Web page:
-Also, another take away from another study with endurance runners was, when training with carbohydrate, this enhances our “guts” ability to provide fuel. So, after training with carbohydrates, the runners had improved their ability to absorb carbohydrates from the gut, thus making more fuel available to the muscles.
Pros and Cons of Low Carb Training:
- Pro: You can change your body’s chosen fuel source to fat in as little as 5 days. Con: This wasn’t shown to be beneficial to performance.
- Pro: You can spare your body’s glycogen and utilize fat as fuel. Con: once your body is in a fat burning state (aka-fat adapted athletes), you can’t “turn on” carb utilization. So, if you need to pick up the pace say while cycling, like you’re sprinting to the finish, your body can’t use carbs as a fuel source, so you will lack power. You will need the power to push, and you just won’t have it. This is true even if you are taking on carbohydrates during exercise. The one place this might work well is for recreational athletes. Athletes looking for performance gains, will find this not beneficial.
- Pro: Training low will increase cell signaling, and that leads to enhanced adaptations and training responses aka-better fat oxidation, glycogen storage and possibly greater endurance. Con: You’ll feel sluggish, terrible, irritable and get less work done.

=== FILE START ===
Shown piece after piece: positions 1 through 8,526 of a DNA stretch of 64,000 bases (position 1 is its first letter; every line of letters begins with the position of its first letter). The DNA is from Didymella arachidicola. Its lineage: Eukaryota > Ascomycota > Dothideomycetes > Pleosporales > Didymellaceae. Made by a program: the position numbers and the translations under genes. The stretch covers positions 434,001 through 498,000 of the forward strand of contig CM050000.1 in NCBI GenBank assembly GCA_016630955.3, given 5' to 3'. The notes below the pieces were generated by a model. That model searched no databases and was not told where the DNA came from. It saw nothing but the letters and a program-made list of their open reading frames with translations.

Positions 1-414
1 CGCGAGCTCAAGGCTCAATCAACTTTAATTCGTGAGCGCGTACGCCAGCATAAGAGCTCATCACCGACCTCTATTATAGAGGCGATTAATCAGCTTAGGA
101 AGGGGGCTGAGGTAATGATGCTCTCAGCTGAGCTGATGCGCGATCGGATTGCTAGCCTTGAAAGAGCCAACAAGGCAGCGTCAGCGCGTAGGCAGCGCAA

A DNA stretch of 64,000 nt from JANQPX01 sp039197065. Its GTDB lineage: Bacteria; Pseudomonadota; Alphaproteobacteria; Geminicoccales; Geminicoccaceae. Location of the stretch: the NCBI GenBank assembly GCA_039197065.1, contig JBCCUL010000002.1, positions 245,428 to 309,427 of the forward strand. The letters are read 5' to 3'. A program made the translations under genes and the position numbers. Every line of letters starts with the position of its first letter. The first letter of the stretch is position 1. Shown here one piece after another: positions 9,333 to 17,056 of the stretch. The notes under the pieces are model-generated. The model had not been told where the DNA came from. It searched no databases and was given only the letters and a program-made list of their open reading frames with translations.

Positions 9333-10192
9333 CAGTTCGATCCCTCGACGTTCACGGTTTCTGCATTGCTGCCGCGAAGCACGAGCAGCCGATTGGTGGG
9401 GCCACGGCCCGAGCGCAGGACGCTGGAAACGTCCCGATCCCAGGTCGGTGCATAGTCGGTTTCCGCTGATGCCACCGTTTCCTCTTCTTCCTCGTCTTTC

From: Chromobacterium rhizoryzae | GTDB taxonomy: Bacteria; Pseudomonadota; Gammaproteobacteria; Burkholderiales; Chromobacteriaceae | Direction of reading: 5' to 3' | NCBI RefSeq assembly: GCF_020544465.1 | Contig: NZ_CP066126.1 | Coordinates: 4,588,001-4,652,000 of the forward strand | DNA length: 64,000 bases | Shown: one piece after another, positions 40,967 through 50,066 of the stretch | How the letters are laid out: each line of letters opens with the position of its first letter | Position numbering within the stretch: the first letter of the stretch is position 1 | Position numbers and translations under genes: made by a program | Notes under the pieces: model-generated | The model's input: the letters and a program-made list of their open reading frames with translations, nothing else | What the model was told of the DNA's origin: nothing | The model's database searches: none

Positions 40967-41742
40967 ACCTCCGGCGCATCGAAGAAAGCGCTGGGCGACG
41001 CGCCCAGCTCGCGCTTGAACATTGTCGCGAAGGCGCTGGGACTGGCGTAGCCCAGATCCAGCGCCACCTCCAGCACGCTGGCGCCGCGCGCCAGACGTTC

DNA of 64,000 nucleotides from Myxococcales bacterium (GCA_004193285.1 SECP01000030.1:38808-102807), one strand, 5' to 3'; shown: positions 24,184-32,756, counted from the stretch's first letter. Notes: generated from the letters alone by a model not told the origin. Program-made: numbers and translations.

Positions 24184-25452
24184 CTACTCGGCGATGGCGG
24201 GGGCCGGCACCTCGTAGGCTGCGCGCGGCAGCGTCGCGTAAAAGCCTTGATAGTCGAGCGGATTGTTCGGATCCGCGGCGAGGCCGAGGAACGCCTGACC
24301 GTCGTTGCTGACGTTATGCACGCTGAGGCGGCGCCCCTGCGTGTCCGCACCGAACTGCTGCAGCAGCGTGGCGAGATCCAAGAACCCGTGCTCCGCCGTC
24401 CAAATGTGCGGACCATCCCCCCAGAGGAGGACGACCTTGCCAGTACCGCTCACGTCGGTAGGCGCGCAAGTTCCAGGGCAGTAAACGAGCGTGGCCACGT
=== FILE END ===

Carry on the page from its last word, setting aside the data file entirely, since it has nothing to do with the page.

- The last con to low carb training is that if you aren’t consuming carbs before or during your workout, this can have a negative effect on your immune system. So, if you get sick often, this might not be the way for you to go.
So, there are some benefits to training low. Mainly, we want better fat oxidation, better glycogen storage and better endurance, right? At least I do….So, how do we get these benefits, without either shutting off our carb utilization or having a terrible workout?
- Use easy exercise sessions/non key sessions
- Do this in your base training period
- Use this selectively
- New research is showing that supplementing with caffeine or a carb mouth rinse might trick your brain into thinking your taking in carbs.
To conclude, there are benefits to training low. You just don’t want to train low when you have an important session, you’re trying to hit certain numbers, you’re in a high intensity period, etc. I think the best way to go about getting the benefits of training low is:
- Eat a carb diet based on your sport, the period you’re training in and personal preference
- A workout or two a week, do your a.m. workout without taking in any carb prior. Just wake up, take some caffeine or a mouth rinse of a carb drink, and get started
- The workout should be nice and easy. Think a cycle session on your training of 1 hour at 65% FTP.
Remember, our goal as coaches and hopefully your goal as an athlete is to figure out the best and safest way to make you better, healthy and happier hopefully. There is room for lower carb training, but the majority of your diet, and the majority of your training should be of moderate to high carb intake. It might just take a few weeks for your body to get used to absorbing the extra fuel. But once it does, your performance will increase.